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Voyager 2
Voyager 2 Mission to Jupiter Voyager 2 Mission to Saturn Voyager 2 Mission to Uranus Voyager 2 Mission to Neptune Voyager 2 Mission to Our Solar System Voyager 2 Mission to Beyond Our Solar System

Goals: Voyager 1 and 2 were designed to take advantage of a rare planetary alignment to explore the outer solar system. Voyager 2 targeted Jupiter, Saturn, Uranus and Neptune. Like it's sister spacecraft, Voyager 2 also was designed to study the edge of our solar system beyond the planets.

Accomplishments: Voyager 2 was to become the third spacecraft to visit Saturn. Its mission there was to follow up on the pictures and data returned by Voyager 1.

Voyager 2 gave us another close-range look at Saturn and its moons. Using its photopolarimeter, an instrument that had failed on Voyager 1, Voyager 2 was able to observe the planet's rings at much higher resolution and to discover many more ringlets. It also provided more detailed images of the ring spokes and kinks, and of the F-ring and its shepherding moons. Finally, it employed a gravity-assist maneuver at Saturn to help it reach its next destination, Uranus.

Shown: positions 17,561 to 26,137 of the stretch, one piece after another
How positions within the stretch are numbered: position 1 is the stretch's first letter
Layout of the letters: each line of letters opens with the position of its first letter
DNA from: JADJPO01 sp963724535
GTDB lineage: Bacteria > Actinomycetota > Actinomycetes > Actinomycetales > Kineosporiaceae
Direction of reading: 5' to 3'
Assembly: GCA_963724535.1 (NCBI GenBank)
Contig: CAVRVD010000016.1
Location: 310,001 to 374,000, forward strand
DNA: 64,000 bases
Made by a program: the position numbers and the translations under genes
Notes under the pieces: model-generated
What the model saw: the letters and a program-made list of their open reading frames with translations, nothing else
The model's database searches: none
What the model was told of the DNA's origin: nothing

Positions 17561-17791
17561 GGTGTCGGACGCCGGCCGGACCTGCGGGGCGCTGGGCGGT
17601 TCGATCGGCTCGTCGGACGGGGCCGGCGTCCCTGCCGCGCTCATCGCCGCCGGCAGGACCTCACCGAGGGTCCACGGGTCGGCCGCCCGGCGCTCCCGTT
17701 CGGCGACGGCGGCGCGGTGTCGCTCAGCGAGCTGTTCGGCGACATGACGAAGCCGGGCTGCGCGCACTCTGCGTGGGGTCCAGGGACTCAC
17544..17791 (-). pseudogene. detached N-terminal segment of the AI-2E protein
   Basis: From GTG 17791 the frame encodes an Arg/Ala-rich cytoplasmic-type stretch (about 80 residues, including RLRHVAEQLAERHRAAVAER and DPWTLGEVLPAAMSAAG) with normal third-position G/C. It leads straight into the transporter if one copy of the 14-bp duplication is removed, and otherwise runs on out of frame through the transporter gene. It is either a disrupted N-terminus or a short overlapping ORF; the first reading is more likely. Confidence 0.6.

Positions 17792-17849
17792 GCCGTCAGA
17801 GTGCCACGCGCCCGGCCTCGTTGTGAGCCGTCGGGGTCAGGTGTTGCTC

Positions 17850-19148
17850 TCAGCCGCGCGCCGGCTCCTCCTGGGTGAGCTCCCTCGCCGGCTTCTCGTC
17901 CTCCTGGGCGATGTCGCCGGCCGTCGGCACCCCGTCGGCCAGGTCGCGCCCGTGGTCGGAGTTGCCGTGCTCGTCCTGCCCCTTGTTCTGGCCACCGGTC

Key Dates
20 Aug 1977:  Launch
9 Jul 1979:  Jupiter Flyby (Closest Approach)
26 Aug 1981:  Saturn Flyby (Closest Approach)
24 Jan 1986:  Uranus Flyby (Closest Approach)
25 Aug 1989:  Neptune Flyby (Closest Approach)
Status: Extended Mission in Progress
Fast Facts
Voyager 2 Facts Both Voyager spacecraft carry a greeting to any form of life. The message is on a 12-inch gold-plated copper disk (right) containing sounds and images that portray the diversity of life and culture on Earth.

One of the musical selections on the Voyager gold record is Chuck Berry's 1950s hit Johnny B. Goode.

Voyager 2 is escaping the solar system at a speed of about 3.3 A.U. (495,000,000 km) per year.

Voyager 2 is the only spacecraft to visit Uranus and Neptune.

A 30-cm gold-plated copper disc, together with a needle and playing instructions, is mounted on the body casing. On it are recorded natural Earth sounds, 90 min of music, 115 pictures, and greetings in 60 languages.

It is departing our solar system in a different direction than Voyager 1.
Science & Technology Features
People Spotlight
Steve Squyres Steve Squyres
Steve is best known as principal Investigator for the Mars Exploration Rovers, but he's contributed to many of the greatest robotic missions. Read More...
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Last Updated: 18 Apr 2012